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In October 2021, I was approached by Liz Milsom, a local estate agent whose business, Liz Milsom Properties, was established in 2006.

Liz felt her logo design, unchanged since she founded the business, was due for an update. Her business had grown and evolved over 15 years, and her old logo no longer reflected the company as it stood.

This project was a logo update rather than a complete rebrand.

Liz Milsom’s red and black sale boards are very well known locally, so to keep this brand recognition, I needed to retain a link to her brand colours.

the Old Liz Milsom Logo

The old Liz Milsom Properties logo

Time for a refresh

I looked at the existing logo, and some immediately obvious things needed changing.

The red and black colour scheme was bold but a little dated. The background red contained a very subtle gradient of the type fashionable in the mid-2000s but since fallen out of vogue in favour of flatter, softer colours.

From a typographic point of view, the typeface used (Kabel) had been altered, and the changes made the logo less legible. The letter spacing also needed improvement, and the whole logo looked unbalanced.

The existing logo used a four-diamond motif, and while Liz explained what these stood for, they weren’t directly relevant to the business.

The final element of the redesign was to consider whether to keep or lose the strapline “properties”.

Competitor research

The first element of the project was competitor research. This is an important stage that many logo designers omit. No brand competes in a vacuum, so it’s essential to understand its trading environment.

Estate agency is a highly competitive market, and there was no shortage of competing companies to research. Liz Milsom’s catchment area centres around North West Leicestershire and South Derbyshire, and I identified over 20 companies serving this small area.

I was primarily interested in the quality of the branding, the icons or symbols used, and whether the companies used a strapline. In the end, two-thirds did not use one. Having a recognised local brand after 15 years of trading, I suggested Liz could lose her strapline too.

Of the companies I identified, only one used red as its primary brand colour, and no other striking colour or icon trends were apparent.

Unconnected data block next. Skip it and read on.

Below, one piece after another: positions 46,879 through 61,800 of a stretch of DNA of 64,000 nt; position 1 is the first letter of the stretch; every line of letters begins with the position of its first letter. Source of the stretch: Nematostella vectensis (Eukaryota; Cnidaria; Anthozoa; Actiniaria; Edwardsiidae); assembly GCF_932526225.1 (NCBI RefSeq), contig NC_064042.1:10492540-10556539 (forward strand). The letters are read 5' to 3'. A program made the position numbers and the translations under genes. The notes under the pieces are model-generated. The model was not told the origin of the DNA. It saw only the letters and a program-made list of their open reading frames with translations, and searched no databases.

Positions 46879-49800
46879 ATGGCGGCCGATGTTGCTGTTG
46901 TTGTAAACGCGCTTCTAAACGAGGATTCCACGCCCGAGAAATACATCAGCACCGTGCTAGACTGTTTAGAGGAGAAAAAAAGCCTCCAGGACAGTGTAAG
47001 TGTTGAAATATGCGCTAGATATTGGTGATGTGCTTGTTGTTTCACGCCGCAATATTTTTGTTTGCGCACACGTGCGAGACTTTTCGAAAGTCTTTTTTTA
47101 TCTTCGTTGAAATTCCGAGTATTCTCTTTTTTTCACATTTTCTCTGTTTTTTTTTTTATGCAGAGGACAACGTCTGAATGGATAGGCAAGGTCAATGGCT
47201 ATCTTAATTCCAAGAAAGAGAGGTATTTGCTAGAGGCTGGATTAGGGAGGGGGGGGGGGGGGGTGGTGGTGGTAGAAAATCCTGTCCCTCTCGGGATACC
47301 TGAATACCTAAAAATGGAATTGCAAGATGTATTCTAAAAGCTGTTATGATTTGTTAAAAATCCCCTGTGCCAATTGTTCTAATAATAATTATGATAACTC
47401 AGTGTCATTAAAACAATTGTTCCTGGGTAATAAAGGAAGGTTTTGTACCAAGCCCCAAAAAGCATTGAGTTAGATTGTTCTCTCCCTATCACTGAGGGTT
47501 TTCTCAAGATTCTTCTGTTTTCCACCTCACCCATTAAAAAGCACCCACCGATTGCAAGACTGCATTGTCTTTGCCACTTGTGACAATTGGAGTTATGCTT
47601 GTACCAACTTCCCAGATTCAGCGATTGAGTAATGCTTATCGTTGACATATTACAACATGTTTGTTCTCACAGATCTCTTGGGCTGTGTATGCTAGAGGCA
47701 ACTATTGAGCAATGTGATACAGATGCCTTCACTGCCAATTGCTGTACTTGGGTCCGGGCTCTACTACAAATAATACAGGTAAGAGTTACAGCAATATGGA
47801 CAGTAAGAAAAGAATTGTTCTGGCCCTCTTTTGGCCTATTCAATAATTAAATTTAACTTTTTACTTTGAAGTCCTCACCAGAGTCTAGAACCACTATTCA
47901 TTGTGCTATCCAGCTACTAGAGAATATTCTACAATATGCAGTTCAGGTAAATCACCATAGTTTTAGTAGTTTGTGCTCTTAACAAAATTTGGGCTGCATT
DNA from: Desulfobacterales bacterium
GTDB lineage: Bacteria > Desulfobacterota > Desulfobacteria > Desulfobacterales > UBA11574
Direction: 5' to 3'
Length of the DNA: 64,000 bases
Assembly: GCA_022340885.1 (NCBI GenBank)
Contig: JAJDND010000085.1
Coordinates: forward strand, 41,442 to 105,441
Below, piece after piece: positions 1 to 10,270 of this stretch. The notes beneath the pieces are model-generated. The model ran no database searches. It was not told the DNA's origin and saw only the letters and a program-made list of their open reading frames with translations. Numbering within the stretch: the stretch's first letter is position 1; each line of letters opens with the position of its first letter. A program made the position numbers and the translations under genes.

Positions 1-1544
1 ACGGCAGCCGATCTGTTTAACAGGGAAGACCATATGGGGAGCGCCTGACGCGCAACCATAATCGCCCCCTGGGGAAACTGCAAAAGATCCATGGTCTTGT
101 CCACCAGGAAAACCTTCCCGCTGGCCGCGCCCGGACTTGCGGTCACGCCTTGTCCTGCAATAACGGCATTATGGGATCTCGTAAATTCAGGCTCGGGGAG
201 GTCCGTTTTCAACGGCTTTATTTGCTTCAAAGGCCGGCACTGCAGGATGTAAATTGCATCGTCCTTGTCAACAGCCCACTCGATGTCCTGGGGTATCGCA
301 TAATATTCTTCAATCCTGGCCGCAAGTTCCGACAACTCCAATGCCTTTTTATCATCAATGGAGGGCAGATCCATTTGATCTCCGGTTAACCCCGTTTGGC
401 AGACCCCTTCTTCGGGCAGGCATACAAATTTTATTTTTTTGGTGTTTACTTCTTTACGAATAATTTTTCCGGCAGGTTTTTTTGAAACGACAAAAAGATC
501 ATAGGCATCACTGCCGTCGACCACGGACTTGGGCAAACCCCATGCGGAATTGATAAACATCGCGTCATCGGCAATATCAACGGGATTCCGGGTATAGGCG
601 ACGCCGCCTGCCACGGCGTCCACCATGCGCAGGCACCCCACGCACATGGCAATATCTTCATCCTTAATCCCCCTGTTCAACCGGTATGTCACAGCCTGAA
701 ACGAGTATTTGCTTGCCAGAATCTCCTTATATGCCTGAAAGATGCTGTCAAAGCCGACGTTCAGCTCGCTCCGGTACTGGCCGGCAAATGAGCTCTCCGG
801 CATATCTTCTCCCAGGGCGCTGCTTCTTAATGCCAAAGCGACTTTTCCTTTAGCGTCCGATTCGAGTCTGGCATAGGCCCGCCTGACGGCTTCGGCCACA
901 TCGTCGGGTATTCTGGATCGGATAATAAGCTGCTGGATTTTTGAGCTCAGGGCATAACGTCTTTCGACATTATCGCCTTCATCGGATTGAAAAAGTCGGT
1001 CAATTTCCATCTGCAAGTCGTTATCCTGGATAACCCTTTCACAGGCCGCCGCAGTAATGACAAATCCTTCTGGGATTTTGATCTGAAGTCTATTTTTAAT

Logo design proposals

When I design logos, I develop them with six principles in mind. They must be simple, memorable, timeless, versatile, appropriate, and always original.

As this design project was updating an existing logo, I proposed three designs, each evolving further than the previous one. This gave Liz options based on how far away she wanted to move from her current branding and how brave she felt!

I Proposed Three Options

I proposed three designs – Options 1, 2 and 3, which progressively moved away from the existing logo.

Option 1 (left) was a refresh of the existing logo using a much more recent version of the Kabel typeface. I retained the existing colours but lost the gradient. This option was a natural evolution from the existing logo, not stepping too far from the current brand while bringing it up to date.

In Option 2 (centre), I retained the red and black colours but softened them. The red became brighter, and I changed the black to dark grey. I introduced a new roofline icon and a bolder, softer typeface – Dunbar Tall, which works very well as a contemporary display font.

This logo was a more significant step away from the current branding but still retained a relationship to the old logo. I refreshed the colours, and the resulting logo was bold, strong, confident and modern.

Option 3 (right) represented a further development and took the logo into new territory. While retaining the red, I changed the black to a dark grey blue, which has the same tonal qualities but was softer and more vibrant.

I introduced a new home icon in a rich yellow-green. Introducing the third colour opened up some exciting branding opportunities, including die-cut business cards and sale boards.

I suspected this modern option might be a step too far, but it was an intriguing process showing how the brand could evolve.

Wider branding applications

As part of my design presentation, I always include examples showing how clients could use each logo in real-life situations. In this presentation, I showed business cards, sale boards, Rightmove advertising, compliment slips and social media graphics.

Client reaction

Liz chose option two, with the only change – adding back the word properties as the strapline.

New Liz Milsom Logo Designed by Keefomatic
Colour Options

The completed logo, with optional colourways.

Since completing the logo project, smart new Liz Milsom sale boards have started appearing in our local area, and Liz will roll out the rest of the rebrand soon.

Liz Milsom Sale Boards

If you would like help with a new logo or a logo update, call me on 01530 588110 or drop me a message below.

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